Butterfly will be featured on a program by Ballet 5:8 to be performed March 7 at the historic Studebaker Theatre, 210 S. Michigan Ave. The program of one-act works also will include a world premiere by Kevin Jenkins and two other ballets by Rubio-Slager. For tickets visit

David Rosenberg: The front man for Chicago's storefront theaters

On pretty much any night or weekend afternoon of the year it's a good bet you will find David Rosenberg in the lobby of one of Chicago's countless storefront theaters-knowledgeably chatting it up with reviewers from a slew of city and suburban media outlets, distributing impeccably prepared press kits, and happy to answer countless questions about the show about to open.

Between March and June alone, this masterful one-man-band of theatrical public relations will be the "front man" for productions staged by close to a dozen companies including Griffin Theatre, Shattered Globe, The Gift, Raven, Prop, Underscore, Strawdog, and Firebrand.

A Highland Park native, Rosenberg earned a B.A. in Telecommunications from Indiana University Bloomington, and began his career as a writer and producer for such organizations as CNN Headline News, WGN-TV, and Fox New Chicago. In 2002, he joined the entertainment PR firm of Margie Korshak, Inc., where he handled such clients as Broadway in Chicago, and the Auditorium and Harris theaters. And in 2007, he was named Communications Director of Steppenwolf Theatre and helped oversee the transfer of its hit production, August: Osage County , to Broadway, London, and Sydney.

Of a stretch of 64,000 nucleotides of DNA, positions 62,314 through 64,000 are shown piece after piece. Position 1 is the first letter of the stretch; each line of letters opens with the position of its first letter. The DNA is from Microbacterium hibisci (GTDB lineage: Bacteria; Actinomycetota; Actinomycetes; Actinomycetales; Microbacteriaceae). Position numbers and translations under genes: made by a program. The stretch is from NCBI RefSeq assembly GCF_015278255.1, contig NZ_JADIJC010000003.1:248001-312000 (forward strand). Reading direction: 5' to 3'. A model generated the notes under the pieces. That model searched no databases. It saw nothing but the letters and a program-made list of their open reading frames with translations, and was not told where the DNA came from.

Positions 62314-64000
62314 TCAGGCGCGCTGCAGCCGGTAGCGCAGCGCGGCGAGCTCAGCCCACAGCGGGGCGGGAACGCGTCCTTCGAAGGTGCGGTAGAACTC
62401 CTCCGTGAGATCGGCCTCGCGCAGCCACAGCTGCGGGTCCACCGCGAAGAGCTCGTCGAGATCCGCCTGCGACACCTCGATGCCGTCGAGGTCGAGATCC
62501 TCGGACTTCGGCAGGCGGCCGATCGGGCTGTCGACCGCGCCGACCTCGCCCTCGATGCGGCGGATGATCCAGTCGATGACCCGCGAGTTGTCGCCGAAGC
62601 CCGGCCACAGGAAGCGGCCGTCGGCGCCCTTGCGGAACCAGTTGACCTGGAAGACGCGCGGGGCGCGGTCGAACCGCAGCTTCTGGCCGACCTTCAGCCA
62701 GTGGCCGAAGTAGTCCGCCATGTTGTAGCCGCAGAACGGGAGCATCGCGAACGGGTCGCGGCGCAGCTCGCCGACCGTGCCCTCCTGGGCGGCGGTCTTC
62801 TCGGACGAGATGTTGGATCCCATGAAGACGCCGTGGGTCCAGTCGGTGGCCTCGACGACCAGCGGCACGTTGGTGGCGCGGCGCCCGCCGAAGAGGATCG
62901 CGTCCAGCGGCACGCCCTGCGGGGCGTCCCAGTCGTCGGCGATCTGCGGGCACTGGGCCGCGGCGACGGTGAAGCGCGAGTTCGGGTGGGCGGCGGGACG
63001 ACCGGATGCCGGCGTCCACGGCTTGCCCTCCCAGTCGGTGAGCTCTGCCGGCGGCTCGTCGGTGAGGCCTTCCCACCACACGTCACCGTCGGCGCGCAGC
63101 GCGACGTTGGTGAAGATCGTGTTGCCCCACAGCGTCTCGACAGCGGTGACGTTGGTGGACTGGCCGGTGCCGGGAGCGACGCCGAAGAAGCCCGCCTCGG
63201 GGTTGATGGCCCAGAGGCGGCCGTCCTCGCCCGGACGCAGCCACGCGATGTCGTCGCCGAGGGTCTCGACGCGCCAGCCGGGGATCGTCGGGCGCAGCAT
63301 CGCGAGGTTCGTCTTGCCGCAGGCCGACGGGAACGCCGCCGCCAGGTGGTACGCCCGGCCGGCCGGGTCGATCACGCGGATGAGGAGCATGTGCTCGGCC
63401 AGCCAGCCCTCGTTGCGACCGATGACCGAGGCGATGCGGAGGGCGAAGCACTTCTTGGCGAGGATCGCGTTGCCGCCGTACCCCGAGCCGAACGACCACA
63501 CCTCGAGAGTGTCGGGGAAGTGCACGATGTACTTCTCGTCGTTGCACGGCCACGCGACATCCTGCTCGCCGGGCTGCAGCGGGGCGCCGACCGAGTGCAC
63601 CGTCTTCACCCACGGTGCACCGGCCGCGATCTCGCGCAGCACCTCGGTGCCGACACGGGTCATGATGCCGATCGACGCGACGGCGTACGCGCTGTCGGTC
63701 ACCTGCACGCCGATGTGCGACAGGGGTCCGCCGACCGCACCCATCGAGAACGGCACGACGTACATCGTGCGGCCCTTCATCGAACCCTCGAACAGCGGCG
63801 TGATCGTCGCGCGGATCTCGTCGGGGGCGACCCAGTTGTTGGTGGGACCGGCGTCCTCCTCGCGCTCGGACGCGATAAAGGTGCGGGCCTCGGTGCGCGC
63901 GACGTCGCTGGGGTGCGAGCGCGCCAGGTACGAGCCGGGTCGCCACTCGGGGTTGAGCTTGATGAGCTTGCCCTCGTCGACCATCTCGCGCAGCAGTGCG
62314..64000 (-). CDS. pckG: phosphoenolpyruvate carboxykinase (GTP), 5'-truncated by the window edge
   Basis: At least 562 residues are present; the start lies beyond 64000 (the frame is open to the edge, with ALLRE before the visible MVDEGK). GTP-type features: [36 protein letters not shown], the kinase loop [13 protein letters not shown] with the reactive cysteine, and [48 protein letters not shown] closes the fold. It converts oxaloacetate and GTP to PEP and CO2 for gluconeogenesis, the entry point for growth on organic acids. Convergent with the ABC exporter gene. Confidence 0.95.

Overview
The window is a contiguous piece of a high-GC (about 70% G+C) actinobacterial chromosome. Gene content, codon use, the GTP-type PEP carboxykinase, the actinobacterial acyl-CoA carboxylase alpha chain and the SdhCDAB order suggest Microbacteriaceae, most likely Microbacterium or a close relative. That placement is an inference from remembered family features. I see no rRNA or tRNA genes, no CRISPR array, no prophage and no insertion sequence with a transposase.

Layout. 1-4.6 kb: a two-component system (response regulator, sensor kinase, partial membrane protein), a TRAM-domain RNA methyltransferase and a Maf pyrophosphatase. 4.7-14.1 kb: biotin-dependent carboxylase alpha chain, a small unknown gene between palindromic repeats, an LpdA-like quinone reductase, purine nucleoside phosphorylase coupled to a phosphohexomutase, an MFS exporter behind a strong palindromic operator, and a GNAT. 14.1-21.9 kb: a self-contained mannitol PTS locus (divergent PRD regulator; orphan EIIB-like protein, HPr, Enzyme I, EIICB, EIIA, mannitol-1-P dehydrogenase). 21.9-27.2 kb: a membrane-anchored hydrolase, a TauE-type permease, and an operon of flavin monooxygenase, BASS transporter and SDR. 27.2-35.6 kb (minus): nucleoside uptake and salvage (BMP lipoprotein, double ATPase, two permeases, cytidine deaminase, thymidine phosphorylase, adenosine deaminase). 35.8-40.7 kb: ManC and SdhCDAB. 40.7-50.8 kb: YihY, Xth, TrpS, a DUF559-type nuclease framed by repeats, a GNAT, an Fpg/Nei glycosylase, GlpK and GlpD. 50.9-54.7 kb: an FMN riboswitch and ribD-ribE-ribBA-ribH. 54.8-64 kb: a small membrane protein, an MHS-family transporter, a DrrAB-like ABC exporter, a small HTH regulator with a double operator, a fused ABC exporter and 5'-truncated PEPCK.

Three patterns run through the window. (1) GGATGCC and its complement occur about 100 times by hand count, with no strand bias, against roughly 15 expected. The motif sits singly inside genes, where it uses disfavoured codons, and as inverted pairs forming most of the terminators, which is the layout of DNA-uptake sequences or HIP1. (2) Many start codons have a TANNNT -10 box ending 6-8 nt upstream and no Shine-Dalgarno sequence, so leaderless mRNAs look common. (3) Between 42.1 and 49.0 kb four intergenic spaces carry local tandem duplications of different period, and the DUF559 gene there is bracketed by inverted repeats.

In 2012, after a brief stint as a flight attendant (he is an enthusiastic traveler), Rosenberg formed his own company, DRPR, and since then he has represented more than 30 Equity and non-Equity theater companies.

"Companies with large budgets can do a lot of advertising and have a built-in media-following that storefronts often lack," Rosenberg explained. "With storefronts you have a much better sense of the impact you have in terms of attracting both reviewers and audiences."

For his website at

Houdini in Chicago

You know him as Harry Houdini, the fabled illusionist and escape artist who challenged himself by jumping off bridges in handcuffs, freeing himself from torturous water tanks of his own devising, and more. But he was born Erik Weisz in Budapest, Hungary, in 1874-the son of a rabbi who brought his wife and seven children to Appleton, Wisc. in 1878. His father served as head of the tiny Zion Reform Jewish Congregation there for four years before losing his job, at which point the family was plunged into dire poverty and moved to Milwaukee, where he began performing a circus act at the age of nine.

Houdini ran away from home at the age of 12, lived an itinerant existence, and then, in the summer of 1893, along with his younger brother, Theodore, headed to Chicago and the monumental World's Fair Columbian Exposition. There, on the midway, not far from the very first Ferris wheel, they staged their show, billing themselves as Modern Monarchs of Mystery.

For a description of that act, and a great deal more about the performer's strange and decidedly twisted life and remarkable career, you can now turn to Adam Begley's biography, Houdini: The Elusive American , the latest entry in Yale University Press' ever-expanding Jewish Lives Series. At the center of the book is this question: "Must a self-liberator also be a self-torturer?"  For more information visit

Hedy Weiss, a longtime Chicago arts critic, was the Theater and Dance Critic for the  Chicago Sun-Times  from 1984 to 2018, and currently writes for  WTTW-TV's  website and contributes to the  Chicago Tonight  program.